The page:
I leave it to you to decide which explanation seems most palatable.
Name that drug: After my recent column on how drug companies devise those seemingly inexplicable monikers for their new potions, Tom Caldwell, of O’Fallon, sent me New Jersey pharmacist Timothy O’Shea’s translation of 15 drug names, which appeared on pharmacytimes.com in September 2015. A few of the best:
The sleeping aid Ambien means “good morning” ( “bien” is “good” in Spanish while A.M. is morning). Lasix, the diuretic, is short for “lasts six hours,” its effective duration. Lopressor lowers blood pressure. The painkiller Vicodin’s component hydrocodone is approximately six (VI in Roman numerals) times as potent as codeine (codin). The blood thinner warfarin honors its developers, the Wisconsin Alumni Research Foundation or WARF. The popular OTC drug Tylenol comes from its chemical name, N-aceTYL-para-aminophENOL. And the anticoagulant Xarelto works by inhibiting Factor Xa in the complicated process that leads to blood clotting.
See, didn’t I tell you the names were logical?
The tire’s dark history: After reading my recent column on the history of rubber tires, Bill Beckemeyer, of Carlyle, immediately sent me his own piece of research that detailed how tires went from white to black.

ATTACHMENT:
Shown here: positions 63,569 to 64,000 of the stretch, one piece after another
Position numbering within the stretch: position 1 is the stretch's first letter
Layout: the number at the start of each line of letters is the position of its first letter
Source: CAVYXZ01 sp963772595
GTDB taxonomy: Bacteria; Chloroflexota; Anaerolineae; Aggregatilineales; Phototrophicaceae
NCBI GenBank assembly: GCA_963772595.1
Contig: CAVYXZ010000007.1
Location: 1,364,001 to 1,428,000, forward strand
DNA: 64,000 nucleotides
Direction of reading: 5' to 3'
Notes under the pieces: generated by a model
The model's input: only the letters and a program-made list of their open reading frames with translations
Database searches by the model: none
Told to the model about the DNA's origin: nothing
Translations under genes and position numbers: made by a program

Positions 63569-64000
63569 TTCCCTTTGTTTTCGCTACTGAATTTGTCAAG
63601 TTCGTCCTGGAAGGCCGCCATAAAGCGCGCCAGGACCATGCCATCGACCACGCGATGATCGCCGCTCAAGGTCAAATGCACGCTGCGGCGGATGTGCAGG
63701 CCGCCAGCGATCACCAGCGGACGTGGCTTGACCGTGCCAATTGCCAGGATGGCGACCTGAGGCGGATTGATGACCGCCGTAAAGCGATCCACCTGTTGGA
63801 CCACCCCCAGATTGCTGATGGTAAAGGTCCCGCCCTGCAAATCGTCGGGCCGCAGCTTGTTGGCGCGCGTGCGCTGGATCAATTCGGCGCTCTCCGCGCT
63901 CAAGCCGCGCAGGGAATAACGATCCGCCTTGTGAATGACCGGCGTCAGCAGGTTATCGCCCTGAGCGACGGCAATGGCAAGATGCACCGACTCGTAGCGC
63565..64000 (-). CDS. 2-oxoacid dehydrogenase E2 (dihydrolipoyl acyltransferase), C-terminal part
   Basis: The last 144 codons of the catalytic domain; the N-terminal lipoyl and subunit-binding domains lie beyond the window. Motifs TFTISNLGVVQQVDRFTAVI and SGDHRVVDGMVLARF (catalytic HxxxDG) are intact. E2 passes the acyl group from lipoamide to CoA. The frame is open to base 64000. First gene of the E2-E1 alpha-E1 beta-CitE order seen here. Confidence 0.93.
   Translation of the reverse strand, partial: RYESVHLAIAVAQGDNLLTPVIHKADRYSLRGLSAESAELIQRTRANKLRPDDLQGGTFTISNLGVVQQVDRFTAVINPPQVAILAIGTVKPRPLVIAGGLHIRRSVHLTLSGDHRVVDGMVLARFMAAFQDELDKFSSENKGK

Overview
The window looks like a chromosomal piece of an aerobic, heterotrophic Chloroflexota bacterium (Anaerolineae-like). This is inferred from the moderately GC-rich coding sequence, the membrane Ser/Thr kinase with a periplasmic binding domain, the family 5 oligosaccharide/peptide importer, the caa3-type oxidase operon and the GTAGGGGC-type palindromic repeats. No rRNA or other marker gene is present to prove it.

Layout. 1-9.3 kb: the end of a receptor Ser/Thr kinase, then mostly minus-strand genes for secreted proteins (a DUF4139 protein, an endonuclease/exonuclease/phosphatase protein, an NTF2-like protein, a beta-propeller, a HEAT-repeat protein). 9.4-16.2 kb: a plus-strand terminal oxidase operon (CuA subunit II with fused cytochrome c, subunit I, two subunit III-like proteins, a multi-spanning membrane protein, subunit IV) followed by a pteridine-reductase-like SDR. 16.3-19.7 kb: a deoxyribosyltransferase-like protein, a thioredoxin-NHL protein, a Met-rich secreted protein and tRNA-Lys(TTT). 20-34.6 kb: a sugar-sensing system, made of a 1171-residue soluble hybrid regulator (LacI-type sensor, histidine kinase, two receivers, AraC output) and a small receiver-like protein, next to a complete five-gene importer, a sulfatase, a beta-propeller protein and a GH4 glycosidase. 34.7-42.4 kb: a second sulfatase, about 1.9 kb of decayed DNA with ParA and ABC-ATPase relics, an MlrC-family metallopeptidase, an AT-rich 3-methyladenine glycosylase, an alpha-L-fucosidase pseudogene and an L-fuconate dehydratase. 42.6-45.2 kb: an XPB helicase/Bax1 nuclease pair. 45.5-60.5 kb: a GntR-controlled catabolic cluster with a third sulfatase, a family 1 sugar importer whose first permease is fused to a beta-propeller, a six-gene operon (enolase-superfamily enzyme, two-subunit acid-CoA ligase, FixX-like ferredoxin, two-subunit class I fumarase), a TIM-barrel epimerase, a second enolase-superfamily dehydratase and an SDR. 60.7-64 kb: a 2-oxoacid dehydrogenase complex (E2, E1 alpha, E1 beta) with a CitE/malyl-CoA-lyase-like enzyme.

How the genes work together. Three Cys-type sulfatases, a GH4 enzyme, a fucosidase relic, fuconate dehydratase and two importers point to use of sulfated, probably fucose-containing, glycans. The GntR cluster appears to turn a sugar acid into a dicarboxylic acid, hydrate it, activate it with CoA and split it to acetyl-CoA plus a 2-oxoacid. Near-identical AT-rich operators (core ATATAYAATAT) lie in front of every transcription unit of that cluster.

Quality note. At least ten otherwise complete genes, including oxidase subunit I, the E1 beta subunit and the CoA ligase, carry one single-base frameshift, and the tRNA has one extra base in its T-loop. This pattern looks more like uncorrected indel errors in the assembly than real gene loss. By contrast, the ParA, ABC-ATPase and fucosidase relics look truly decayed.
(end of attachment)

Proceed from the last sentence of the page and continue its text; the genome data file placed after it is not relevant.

Yes, if you look at old photos, you’ll see that the first Harley-Davidson motorcycles (as well as early cars) had white tires, because the natural color of rubber is white or off-white, says Beckemeyer, the historian for the Stone Celts chapter of the Harley Owners Group (HOG) in O’Fallon. But tire developers quickly found that by adding carbon black to the rubber, their product became stronger, dissipated heat better and lasted longer. As a side benefit, owners weren’t continually scrubbing the dirt off their tires from the lousy roads back then.
Soon carbon black was in great demand, and a chemical company owned by Edwin Binney and Harold Smith was more than happy to supply the pigment to tire manufactures. Eventually, however, Binney and Smith decided to concentrate on a product they had first marketed in 1903 (the same year the first prototype Harley took to the streets): the Crayola. In 2007, Binney & Smith, now a part of Hallmark Cards, changed its company name to Crayola LLC.
Where would you go to see the southernmost glacier in the United States?
Answer to Saturday’s trivia: The media must have ranked right up there with death and taxes for legendary Alabama football coach Paul “Bear” Bryant. Although the story may be apocryphal, when he was asked to contribute $10 to a sportswriter’s funeral, he reportedly said, “Here’s a 20. Bury two.” He also said, “It’s not the will to win that matters – everyone has that. It’s the will to prepare to win that matters.” And, of course, “If you want to walk the heavenly streets of gold, you gotta know the password: “Roll, Tide, roll!”